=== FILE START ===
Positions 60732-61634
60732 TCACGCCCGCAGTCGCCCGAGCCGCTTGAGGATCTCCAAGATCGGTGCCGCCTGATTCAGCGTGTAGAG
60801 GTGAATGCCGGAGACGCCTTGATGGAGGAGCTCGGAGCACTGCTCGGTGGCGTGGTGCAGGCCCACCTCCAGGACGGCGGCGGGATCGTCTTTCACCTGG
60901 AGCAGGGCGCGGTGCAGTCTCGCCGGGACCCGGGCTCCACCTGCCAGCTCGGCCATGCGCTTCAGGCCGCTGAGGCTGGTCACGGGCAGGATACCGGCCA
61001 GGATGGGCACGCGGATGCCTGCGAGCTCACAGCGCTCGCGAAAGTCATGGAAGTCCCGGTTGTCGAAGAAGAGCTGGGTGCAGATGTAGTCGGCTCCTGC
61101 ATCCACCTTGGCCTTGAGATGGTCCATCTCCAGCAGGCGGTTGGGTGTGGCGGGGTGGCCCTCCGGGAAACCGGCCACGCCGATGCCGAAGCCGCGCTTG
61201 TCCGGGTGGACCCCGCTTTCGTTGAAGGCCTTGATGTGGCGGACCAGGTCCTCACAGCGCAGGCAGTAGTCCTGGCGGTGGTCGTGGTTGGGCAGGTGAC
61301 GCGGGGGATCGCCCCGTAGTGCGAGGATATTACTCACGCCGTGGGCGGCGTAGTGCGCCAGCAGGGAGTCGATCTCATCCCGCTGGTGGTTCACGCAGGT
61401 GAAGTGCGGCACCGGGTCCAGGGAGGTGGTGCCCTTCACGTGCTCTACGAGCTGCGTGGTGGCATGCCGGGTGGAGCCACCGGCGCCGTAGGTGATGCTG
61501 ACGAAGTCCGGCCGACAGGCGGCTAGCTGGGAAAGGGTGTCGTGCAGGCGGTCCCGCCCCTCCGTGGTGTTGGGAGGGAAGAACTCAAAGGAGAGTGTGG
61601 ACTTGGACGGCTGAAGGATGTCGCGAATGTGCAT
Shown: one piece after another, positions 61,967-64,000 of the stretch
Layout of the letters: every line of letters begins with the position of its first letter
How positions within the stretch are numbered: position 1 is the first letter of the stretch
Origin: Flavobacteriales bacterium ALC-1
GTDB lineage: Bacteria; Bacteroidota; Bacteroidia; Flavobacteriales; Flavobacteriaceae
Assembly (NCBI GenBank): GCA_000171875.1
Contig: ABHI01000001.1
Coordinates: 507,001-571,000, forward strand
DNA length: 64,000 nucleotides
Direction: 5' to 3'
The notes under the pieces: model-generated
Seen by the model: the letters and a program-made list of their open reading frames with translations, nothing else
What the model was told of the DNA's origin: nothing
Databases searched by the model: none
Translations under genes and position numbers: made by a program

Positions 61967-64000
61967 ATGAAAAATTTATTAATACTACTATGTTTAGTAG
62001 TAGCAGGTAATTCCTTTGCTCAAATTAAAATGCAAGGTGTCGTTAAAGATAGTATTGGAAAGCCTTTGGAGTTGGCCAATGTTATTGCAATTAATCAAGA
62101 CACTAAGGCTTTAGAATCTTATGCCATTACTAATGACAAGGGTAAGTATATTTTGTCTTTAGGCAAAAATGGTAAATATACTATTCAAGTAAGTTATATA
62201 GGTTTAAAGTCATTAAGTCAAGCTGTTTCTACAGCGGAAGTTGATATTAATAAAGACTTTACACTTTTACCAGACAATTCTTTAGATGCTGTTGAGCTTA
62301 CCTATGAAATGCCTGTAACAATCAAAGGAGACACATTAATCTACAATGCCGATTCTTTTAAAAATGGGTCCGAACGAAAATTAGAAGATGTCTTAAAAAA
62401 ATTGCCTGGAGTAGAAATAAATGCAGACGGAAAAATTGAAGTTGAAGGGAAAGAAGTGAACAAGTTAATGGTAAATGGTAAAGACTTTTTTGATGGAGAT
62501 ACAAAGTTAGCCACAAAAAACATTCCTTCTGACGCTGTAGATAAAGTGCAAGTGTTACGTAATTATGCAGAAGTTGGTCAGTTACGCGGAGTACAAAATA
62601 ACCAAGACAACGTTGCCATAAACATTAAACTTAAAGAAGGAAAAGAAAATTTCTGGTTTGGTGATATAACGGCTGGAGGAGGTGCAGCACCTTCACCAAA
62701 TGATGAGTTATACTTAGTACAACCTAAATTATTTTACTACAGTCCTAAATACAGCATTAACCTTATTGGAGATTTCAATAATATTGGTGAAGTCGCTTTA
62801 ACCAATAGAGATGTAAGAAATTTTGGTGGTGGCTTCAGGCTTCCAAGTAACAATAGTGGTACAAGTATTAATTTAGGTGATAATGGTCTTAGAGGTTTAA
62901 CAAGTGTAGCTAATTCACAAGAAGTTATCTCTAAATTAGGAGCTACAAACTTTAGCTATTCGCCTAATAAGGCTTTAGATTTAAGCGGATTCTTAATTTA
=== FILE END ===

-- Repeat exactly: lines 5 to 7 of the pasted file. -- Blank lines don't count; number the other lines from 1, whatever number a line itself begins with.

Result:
61001 GGATGGGCACGCGGATGCCTGCGAGCTCACAGCGCTCGCGAAAGTCATGGAAGTCCCGGTTGTCGAAGAAGAGCTGGGTGCAGATGTAGTCGGCTCCTGC
61101 ATCCACCTTGGCCTTGAGATGGTCCATCTCCAGCAGGCGGTTGGGTGTGGCGGGGTGGCCCTCCGGGAAACCGGCCACGCCGATGCCGAAGCCGCGCTTG
61201 TCCGGGTGGACCCCGCTTTCGTTGAAGGCCTTGATGTGGCGGACCAGGTCCTCACAGCGCAGGCAGTAGTCCTGGCGGTGGTCGTGGTTGGGCAGGTGAC